In some cases, the risk of transferring cancer or infection is a calculated one, one that the patient and his or her doctor knows about going in. Using organs from less-than-ideal donors, known as extended criteria donors (ECDs), has become more common, said Dr. Fredric Gordon, Medical Director of Liver Transplantation at the Lahey Clinic Medical Center in Burlington, Massachusetts.
There just aren't enough organs available in the United States, so transplant programs are taking more risks [with ECDs] rather than let patients die on the list instead," he said.
There are 84,722 patients on the waiting list for a kidney transplant, according to the United Network for Organ Sharing, and more than 33,000 new patients are added each year. In 2009 alone, 4,540 patients died while waiting for a donor kidney.
If the donor is known to have had cancer or to have cancer at the time of death, this "raises a red flag," said United Network for Organ Sharing vice president Charles Alexander, but isn't necessarily a deal-breaker.
"Each type of cancer has its own associated risk," he said. "Certain brain cancers are thought safe for a donor to have, others not, it's a donor-specific determination."
But transparency is key in such situations. The risk needs to be something the patient and his or her doctor decide is worth taking, the Lahey Clinic's Gordon said.
Dr. Scott Johnson, surgical director of kidney transplants at Beth Israel Deaconess Medical Center in Boston, estimated that about 5 percent of donated organs nationwide fall into the high-risk category.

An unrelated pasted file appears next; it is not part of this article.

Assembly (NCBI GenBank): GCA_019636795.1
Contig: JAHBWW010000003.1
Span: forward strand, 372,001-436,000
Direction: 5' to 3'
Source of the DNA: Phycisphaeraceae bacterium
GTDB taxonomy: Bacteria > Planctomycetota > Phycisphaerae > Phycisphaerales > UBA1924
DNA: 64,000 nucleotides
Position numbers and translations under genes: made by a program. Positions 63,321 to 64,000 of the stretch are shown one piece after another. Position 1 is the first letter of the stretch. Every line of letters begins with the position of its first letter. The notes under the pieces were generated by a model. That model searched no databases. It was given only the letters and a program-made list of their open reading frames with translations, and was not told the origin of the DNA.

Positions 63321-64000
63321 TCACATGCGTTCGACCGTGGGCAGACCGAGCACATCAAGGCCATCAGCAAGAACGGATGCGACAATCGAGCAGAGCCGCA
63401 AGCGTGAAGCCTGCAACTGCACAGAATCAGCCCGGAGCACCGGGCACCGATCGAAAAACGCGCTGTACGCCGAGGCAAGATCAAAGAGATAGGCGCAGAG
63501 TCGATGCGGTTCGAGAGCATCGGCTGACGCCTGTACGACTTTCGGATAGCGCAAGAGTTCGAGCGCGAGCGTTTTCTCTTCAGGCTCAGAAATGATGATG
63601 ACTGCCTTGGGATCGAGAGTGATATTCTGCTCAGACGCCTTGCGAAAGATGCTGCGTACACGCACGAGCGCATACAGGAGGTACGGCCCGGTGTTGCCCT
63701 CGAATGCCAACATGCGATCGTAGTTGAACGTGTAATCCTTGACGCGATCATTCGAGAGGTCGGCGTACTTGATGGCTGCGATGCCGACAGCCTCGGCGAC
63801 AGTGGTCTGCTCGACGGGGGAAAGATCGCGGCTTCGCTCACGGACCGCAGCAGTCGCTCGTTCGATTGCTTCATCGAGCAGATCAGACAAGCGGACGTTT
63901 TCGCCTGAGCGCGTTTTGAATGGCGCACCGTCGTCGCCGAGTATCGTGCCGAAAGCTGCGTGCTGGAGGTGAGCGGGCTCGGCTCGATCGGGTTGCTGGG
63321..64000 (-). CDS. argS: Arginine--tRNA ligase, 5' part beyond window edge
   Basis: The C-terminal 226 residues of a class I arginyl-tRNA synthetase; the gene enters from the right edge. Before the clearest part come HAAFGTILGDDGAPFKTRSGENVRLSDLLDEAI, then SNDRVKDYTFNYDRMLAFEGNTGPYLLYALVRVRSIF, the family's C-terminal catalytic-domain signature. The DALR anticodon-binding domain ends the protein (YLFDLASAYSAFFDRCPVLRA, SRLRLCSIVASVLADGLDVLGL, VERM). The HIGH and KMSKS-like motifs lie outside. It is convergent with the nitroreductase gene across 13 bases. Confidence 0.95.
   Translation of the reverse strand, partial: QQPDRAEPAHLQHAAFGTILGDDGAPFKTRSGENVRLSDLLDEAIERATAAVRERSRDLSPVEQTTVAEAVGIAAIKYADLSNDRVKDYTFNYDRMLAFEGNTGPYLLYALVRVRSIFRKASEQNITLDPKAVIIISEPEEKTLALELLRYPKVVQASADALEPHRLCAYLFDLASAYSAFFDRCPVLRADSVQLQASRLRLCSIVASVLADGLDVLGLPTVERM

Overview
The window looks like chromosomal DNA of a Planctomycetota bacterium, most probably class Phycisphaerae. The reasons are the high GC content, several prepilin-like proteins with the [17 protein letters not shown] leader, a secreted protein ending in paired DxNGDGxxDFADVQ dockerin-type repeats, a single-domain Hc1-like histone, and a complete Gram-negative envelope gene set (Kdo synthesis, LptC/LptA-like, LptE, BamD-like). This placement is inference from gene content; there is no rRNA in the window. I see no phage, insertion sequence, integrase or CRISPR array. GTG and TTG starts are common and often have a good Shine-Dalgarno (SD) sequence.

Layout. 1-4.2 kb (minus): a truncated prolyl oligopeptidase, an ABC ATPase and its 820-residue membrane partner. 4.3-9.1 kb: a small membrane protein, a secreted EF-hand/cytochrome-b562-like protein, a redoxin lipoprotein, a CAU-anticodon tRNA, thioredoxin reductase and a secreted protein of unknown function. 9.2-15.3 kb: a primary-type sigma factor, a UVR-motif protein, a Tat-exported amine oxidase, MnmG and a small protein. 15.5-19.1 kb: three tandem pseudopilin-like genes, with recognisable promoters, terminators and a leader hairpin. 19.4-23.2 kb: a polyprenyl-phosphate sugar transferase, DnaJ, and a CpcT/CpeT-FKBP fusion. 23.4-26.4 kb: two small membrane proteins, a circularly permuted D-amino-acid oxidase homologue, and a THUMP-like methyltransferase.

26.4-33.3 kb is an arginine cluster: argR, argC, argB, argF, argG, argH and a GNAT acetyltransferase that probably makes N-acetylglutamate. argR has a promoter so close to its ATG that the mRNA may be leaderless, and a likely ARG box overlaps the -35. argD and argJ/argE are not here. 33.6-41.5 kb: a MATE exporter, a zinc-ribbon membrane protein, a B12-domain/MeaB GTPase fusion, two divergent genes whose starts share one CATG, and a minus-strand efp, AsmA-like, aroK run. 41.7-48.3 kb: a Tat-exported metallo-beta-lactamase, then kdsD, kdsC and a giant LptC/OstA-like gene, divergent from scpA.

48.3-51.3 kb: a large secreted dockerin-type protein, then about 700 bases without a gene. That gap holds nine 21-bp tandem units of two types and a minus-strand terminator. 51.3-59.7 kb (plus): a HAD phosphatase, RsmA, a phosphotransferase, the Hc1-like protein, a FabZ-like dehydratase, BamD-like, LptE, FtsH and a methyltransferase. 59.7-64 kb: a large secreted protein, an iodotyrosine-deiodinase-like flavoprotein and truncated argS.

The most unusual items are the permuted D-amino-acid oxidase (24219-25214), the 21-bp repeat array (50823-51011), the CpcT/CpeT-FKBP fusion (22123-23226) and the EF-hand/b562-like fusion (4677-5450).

Although only 1 percent of transplant cases will actually result in a disease transmission, Wisconsin's Cronin noted, it doesn't make those rare cases any easier.
Liew's case was not the first of its kind for NYU Medical Center.
Two transplant patients received cancerous organs in 2008 after a donor from another hospital was mistakenly diagnosed with bacterial meningitis. The donor, who had actually died of lymphoma, passed on his cancer to three transplant patients, two of which later developed lymphoma and died.
The medical center tightened its requirements for proof of bacterial meningitis status in donors as a result of the case, but unforeseen transmission, as Cronin noted, is still possible.
At the same time, transplant surgeons say that it's essential to keep the donor pool as wide as reasonably possible because the risks rarely outweigh the slim chance of survival without a transplant.
"We should preserve the option of donation whenever possible," said Dr. Jeffrey Punch, chief of transplant surgery at the University of Michigan. "It's a tragic waste … to bury or burn organs that can save lives."
Gordon agreed, noting that while less-than-perfect donors carry extra risks, it should be up to the surgeon to know what's right and up to patients to decide how much risk they are willing to take on. "I wouldn't want a regulation stopping me from using an organ because it's not [100 percent] risk-free," he said.
The whole situation is tied up in different risks, Cronin said. "Once you go on dialysis, you're more likely to die than to get a transplant in the first place," he said. "Then you get into the risks of the organ itself.
"If I was to need a heart, liver, or kidney and you told me I had a 10 percent chance of getting a deadly disease, I'd say fine because without the transplant, my chances are even worse."
ABC News' Susan Donaldson James contributed on this report.